One Nazi war criminal was convicted between April 1, 2017 and March 31, 2018, the Simon Wiesenthal Center said Sunday in a report published on International Holocaust Remembrance Day.
Helmut Oberlander, who served in Einsatzgruppen death squad in the Nazi-occupied Soviet Union and was on the Wiesenthal Center’s most wanted Nazi war criminals list, was denaturalized by the Canadian Federal Court.
In addition, according to the Wiesenthal Center’s annual status report “Worldwide Investigation and Prosecution of Nazi War Criminals,” three new indictments were filed in Germany, as was one extradition request in Poland.
According to the Wiesenthal Center, the number of convictions during the period covered by its annual reports – January 2011 to March 2018 – was 105, with the largest number of successful cases recorded in Italy (46) and the United States (39).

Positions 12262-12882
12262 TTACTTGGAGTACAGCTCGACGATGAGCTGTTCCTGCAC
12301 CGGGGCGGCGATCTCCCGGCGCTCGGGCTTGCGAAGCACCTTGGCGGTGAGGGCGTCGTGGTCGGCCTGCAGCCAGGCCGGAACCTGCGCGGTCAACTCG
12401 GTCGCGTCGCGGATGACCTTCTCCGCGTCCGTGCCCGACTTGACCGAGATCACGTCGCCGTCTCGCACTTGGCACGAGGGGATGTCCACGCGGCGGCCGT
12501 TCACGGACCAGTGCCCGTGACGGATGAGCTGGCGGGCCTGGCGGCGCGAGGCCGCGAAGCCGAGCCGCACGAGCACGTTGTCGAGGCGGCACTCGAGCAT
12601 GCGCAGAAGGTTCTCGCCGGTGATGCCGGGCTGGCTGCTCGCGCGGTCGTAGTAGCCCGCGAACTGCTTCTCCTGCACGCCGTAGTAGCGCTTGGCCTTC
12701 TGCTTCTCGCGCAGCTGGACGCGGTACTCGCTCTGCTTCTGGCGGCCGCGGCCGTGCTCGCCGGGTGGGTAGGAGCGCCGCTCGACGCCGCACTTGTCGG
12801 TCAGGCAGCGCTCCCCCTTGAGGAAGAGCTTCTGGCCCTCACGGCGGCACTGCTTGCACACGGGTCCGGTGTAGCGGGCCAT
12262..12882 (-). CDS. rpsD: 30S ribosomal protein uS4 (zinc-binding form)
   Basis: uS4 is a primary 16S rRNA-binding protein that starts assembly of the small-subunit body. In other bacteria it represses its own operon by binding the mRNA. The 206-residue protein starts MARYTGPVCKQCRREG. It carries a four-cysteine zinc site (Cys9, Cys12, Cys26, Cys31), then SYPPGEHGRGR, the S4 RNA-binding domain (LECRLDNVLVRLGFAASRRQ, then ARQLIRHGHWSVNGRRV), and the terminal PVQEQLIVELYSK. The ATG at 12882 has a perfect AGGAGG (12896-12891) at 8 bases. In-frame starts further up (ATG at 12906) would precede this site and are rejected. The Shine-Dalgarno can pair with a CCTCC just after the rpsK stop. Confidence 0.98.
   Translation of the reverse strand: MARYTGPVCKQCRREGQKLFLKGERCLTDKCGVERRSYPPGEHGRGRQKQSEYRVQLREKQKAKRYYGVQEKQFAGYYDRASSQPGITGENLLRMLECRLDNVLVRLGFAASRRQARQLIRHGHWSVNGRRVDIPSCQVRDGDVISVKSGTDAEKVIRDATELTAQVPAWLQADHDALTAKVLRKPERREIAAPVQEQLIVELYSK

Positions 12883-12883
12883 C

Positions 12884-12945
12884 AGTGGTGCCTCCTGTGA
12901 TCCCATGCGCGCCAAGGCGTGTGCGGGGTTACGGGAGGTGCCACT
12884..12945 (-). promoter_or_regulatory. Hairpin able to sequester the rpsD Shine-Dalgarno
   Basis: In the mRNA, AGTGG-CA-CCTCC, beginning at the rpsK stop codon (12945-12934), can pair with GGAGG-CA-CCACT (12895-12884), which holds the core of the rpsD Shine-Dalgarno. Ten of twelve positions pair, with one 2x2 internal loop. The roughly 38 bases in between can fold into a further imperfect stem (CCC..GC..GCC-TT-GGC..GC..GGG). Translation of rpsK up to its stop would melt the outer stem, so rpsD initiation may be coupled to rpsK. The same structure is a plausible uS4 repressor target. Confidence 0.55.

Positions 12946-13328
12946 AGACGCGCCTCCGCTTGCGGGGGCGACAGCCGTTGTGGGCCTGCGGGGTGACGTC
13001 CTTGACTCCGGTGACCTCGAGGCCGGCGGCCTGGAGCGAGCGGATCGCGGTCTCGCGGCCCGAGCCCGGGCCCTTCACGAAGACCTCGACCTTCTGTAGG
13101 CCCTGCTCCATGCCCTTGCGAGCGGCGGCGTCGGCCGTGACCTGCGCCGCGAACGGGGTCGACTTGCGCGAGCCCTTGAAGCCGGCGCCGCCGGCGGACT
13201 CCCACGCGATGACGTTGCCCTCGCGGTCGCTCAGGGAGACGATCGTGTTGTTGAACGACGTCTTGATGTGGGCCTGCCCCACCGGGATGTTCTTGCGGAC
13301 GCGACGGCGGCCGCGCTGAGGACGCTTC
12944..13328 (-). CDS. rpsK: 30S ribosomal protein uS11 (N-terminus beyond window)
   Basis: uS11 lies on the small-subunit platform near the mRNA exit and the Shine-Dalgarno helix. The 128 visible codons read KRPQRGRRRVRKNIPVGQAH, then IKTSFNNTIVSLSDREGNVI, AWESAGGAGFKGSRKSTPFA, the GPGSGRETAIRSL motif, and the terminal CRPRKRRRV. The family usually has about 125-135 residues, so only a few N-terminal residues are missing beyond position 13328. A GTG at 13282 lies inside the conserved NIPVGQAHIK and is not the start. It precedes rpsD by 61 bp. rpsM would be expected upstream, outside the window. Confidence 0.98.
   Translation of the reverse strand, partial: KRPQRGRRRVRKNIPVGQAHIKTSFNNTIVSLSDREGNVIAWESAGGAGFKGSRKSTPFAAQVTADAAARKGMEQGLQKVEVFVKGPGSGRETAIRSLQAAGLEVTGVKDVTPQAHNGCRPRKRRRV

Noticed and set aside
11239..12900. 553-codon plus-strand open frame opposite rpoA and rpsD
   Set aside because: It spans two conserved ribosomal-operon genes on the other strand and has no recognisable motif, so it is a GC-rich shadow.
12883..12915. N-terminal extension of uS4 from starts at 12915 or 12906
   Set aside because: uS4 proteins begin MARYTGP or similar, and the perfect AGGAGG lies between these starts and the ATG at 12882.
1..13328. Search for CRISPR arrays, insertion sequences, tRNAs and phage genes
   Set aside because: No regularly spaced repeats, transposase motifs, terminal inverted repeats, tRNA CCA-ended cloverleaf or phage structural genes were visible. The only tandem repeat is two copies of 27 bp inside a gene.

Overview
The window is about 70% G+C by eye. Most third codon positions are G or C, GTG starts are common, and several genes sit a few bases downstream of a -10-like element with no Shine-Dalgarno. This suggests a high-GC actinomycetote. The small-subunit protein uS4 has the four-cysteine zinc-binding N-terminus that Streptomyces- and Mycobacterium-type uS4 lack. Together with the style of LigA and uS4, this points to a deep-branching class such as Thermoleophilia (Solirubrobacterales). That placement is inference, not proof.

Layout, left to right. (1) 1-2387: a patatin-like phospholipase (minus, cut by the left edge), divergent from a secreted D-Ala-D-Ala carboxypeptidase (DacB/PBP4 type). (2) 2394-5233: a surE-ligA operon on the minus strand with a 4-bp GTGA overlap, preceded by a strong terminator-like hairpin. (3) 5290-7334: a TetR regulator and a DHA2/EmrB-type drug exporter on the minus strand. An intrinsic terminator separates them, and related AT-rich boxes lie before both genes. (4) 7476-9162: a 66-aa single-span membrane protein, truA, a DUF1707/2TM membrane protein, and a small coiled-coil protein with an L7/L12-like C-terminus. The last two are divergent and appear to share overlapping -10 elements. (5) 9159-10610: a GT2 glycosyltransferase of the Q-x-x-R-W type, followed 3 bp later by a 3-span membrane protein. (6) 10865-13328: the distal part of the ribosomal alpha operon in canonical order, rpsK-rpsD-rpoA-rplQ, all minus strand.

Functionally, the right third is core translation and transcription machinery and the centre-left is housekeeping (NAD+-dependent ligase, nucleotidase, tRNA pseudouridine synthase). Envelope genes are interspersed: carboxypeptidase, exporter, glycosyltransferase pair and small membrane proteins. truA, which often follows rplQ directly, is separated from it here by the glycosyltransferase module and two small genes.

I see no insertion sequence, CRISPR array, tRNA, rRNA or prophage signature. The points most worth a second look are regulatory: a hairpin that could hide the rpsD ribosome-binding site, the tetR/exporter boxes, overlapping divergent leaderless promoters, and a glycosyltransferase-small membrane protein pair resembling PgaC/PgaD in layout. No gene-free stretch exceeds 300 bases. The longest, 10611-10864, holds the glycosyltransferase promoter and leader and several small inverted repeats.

During the same period, 105 indictments were filed against Nazi war criminals, with the most cases submitted by the United States (35), Italy (33) and Germany (22).
The Wiesenthal Center explained in a statement that the extension of life expectancy in the Western world has increased chances of prosecuting Nazi war criminals.
In addition, there has been a dramatic change in German prosecution policies for Nazi war criminals. In the past, prosecutors had to prove that a suspect had committed a specific crime against a specific victim and had been motivated by racial hatred. The new policy states that any person who served in a death camp or in one of Nazi Germany’s mobile killing squads can be convicted of accessory to murder based on service alone. The punishment is five to 15 years in prison.